The Council of Europe’s Group of Experts on Action against Trafficking in Human Beings (GRETA) have published a new report on Armenia focusing on human trafficking victims’ access to justice and effective remedies. GRETA acknowledges improvements in the legislative and policy framework but asks the authorities to strengthen the provision of information to victims, improve access to legal aid and psychological assistance, facilitate access to compensation from the perpetrators, as well as to effectively investigate offences of human trafficking for all forms of exploitation and promote reintegration of victims.
Since the previous evaluation in 2017, Armenia has continued to develop its anti-trafficking legislative and policy framework: in 2021 a new Criminal Code and a new Criminal Procedure Code were adopted and amendments to the Labour Code were being prepared. GRETA urges the authorities to ensure that access to legal assistance is guaranteed as soon as there are reasonable grounds for believing that a person is a victim of human trafficking and before the person concerned has to decide whether on co-operating with the authorities in a criminal investigation.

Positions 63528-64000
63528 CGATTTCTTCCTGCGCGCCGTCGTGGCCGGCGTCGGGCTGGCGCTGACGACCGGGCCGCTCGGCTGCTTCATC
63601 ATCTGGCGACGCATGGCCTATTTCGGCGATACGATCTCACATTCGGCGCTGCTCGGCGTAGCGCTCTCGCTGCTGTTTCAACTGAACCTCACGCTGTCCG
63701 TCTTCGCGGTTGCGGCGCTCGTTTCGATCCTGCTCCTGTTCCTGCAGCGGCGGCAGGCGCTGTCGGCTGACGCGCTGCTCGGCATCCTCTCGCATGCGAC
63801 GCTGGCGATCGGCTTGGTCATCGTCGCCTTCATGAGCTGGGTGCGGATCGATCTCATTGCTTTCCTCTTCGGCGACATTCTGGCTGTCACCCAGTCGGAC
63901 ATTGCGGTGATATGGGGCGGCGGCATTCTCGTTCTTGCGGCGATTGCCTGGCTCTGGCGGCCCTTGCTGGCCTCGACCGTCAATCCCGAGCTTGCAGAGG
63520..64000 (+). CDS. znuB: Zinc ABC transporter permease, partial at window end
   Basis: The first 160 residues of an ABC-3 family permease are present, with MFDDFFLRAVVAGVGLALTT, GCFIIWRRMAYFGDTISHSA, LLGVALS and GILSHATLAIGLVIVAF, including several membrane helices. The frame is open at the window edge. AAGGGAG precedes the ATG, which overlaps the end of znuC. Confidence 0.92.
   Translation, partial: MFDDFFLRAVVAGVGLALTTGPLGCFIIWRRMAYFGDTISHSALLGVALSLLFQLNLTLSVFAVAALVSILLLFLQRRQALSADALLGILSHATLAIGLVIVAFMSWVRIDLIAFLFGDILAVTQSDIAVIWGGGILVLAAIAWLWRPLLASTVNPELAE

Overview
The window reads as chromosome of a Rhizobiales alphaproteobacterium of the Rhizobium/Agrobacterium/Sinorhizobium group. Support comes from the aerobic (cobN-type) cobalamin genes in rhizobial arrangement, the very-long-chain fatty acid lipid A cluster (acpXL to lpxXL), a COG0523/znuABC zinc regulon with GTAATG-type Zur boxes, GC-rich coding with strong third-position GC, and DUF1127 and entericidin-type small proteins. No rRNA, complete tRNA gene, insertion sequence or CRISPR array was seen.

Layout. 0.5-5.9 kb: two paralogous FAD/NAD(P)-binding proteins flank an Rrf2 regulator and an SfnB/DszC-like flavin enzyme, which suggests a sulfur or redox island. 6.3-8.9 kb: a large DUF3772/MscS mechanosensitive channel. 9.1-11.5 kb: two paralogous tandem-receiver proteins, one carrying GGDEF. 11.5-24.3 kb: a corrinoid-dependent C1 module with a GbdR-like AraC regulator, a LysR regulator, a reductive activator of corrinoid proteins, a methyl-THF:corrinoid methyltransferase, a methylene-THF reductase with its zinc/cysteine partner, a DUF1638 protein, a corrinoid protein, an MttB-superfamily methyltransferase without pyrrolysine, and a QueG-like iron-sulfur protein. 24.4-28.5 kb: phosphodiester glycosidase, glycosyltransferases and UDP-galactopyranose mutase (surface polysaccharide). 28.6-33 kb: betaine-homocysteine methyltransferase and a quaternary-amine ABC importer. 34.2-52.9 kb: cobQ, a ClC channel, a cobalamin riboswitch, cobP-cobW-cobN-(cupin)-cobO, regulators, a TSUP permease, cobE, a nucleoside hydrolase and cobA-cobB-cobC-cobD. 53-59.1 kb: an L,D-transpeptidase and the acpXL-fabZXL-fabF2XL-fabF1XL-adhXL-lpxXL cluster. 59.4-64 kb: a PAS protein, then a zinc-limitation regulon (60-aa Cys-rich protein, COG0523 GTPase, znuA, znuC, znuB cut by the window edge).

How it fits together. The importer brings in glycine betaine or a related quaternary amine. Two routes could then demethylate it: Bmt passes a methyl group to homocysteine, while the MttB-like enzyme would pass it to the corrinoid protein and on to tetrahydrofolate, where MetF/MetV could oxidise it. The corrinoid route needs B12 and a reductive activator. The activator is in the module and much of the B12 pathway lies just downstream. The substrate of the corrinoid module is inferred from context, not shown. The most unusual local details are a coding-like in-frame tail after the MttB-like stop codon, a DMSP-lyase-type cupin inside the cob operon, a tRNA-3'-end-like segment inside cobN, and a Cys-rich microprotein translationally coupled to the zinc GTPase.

The report also examines progress made on the implementation of previous GRETA recommendations on selected topics. GRETA urges the Armenian authorities to continue reinforcing the capacity and skills of all relevant officials to detect and investigate cases of trafficking for labour exploitation. Further, the authorities should strengthen efforts to prevent child trafficking among vulnerable groups (children in rural areas and children placed in child-care institutions) and pay more attention to the link between child trafficking and the use of information and communication technologies.
The total number of victims of trafficking identified in the period 2017-2021 in Armenia was 68. Two thirds of identified victims were women and girls. The prevailing form of exploitation was sexual exploitation, followed by labour exploitation and forced begging. Almost all identified victims were Armenian nationals exploited inside Armenia. The real number of trafficking victims is probably higher, the report says, as self-identification by trafficking victims occurs only rarely due to the lack of awareness of their rights, stigma, the feeling of shame and distrust vis-à-vis the authorities.